Drama, 134 Minutes, 2013
Movies are always “based” on the true story because movies never – ever – actually stick to the true story. If Hollywood saw a guy loan a stranger a dollar for the bus, they’d make a movie about a guy who kills 50 ninjas to rescue his hostage wife… who has a dollar to give that other guy for the bus. Then the bus would explode.
This is the Hollywood version of the 2009 hijacking of the US-flagged cargo ship MV Maersk Alabama by Somali pirates. Maybe the real captain Philips didn’t do everything you’ll see here. Maybe he’s not the infallible, self-sacrificing hero that the movie makes him out to be. The move is still damn good.
It stars Tom Hanks [IMDB], so we’re already ahead of the game. He’s been enjoying a serious “can do no wrong” streak for what, two decades now? Basically, if Tom Hanks is in your movie, then odds are it’s a pretty damn good movie. There’s an extended sequence at the end, after he’s rescued – yes, he gets rescued and no, that’s not a spoiler, it’s just a fact – where Phillips is being examined by Naval medics that’s simply amazing. His confusion, shock and relief are all painfully raw and palpable. The entire movie is worth it just for this scene.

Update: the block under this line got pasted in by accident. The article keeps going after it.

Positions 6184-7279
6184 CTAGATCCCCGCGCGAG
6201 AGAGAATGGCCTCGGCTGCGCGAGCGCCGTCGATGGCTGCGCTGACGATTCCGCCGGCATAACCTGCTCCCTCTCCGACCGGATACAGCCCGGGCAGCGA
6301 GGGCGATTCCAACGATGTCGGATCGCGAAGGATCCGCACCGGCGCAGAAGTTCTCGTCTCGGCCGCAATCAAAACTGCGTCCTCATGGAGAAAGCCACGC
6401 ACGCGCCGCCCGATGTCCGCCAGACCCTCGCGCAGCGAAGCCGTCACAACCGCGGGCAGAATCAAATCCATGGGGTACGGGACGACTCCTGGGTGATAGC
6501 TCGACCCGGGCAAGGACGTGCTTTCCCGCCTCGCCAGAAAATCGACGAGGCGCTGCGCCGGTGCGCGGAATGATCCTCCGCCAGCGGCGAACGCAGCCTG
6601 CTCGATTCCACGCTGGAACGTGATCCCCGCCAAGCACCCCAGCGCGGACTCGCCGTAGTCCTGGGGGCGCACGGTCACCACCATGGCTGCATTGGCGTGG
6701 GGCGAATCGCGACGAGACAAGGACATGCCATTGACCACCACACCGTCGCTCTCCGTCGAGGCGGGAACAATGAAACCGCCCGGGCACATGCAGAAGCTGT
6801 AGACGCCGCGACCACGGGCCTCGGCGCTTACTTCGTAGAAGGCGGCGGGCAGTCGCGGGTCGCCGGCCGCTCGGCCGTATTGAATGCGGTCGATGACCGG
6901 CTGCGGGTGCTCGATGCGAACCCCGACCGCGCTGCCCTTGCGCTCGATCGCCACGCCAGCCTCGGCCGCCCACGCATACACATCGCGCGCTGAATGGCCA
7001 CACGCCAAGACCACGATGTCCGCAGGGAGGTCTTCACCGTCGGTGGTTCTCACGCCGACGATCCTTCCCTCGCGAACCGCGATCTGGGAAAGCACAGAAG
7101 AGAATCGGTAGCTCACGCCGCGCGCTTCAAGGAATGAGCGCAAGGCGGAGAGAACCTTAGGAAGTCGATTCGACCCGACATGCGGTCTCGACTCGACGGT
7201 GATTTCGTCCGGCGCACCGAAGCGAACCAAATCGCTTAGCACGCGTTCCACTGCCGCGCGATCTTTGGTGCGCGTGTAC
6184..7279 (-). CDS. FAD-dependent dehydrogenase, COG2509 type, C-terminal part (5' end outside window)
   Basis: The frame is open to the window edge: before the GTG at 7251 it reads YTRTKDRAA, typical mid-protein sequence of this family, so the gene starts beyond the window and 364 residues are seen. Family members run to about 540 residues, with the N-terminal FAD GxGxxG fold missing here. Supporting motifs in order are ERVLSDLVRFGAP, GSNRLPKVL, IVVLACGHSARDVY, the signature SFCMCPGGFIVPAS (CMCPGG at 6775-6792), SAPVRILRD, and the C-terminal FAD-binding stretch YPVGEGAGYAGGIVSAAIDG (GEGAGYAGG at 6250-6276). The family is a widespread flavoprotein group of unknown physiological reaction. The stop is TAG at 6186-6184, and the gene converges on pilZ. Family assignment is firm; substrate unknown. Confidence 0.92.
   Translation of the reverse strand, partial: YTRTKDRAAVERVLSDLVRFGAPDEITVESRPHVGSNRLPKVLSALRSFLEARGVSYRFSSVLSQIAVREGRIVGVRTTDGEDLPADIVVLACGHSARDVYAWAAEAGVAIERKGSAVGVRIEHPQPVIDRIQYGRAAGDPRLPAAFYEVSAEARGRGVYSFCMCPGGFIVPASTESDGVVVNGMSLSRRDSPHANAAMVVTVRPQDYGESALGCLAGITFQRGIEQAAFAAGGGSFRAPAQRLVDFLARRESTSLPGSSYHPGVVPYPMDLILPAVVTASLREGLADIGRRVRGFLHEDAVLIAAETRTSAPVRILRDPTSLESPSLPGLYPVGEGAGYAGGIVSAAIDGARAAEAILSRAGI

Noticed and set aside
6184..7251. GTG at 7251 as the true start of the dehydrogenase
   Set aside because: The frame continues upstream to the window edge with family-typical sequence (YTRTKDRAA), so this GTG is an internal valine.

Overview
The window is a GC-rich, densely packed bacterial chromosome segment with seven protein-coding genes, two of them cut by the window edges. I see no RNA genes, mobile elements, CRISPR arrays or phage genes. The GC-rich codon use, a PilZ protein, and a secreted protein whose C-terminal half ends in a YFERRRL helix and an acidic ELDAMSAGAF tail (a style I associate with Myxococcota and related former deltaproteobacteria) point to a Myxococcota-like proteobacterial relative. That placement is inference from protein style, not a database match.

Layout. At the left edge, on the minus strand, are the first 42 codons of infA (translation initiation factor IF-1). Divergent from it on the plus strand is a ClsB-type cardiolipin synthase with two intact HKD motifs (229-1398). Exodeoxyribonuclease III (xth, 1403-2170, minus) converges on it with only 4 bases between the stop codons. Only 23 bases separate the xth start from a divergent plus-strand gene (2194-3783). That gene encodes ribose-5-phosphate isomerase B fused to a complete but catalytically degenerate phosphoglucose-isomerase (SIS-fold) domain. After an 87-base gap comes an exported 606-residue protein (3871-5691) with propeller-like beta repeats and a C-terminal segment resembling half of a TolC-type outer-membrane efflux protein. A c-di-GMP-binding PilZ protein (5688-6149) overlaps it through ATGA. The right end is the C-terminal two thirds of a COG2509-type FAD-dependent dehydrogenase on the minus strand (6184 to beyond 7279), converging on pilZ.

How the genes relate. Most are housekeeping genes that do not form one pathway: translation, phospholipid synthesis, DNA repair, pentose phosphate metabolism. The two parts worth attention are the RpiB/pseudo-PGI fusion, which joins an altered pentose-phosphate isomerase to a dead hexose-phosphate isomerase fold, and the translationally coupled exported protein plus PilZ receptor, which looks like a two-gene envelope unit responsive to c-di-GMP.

Everything else is polished to a mirrored sheen. The pacing, staging, direction: everything. Rightfully, a lot as been said about the non-actors found to play the Somalis and everything you’ve heard is true. They were incredibly effective.
One thing that will stick with you is how fragile the safety of these ships actually is. This isn’t an action movie. This enormous vessel is taken by four under-equipped, nearly starved kids. The 20 men taken hostage aren’t soldiers, they’re sailors and engineers and bookkeepers. Their only defense is tricks, maneuvers and fire-hoses.
Even if the movie don’t quite tell the truth, it still offers a disturbing, well-choreographed look into a subject most people are sadly ignorant of.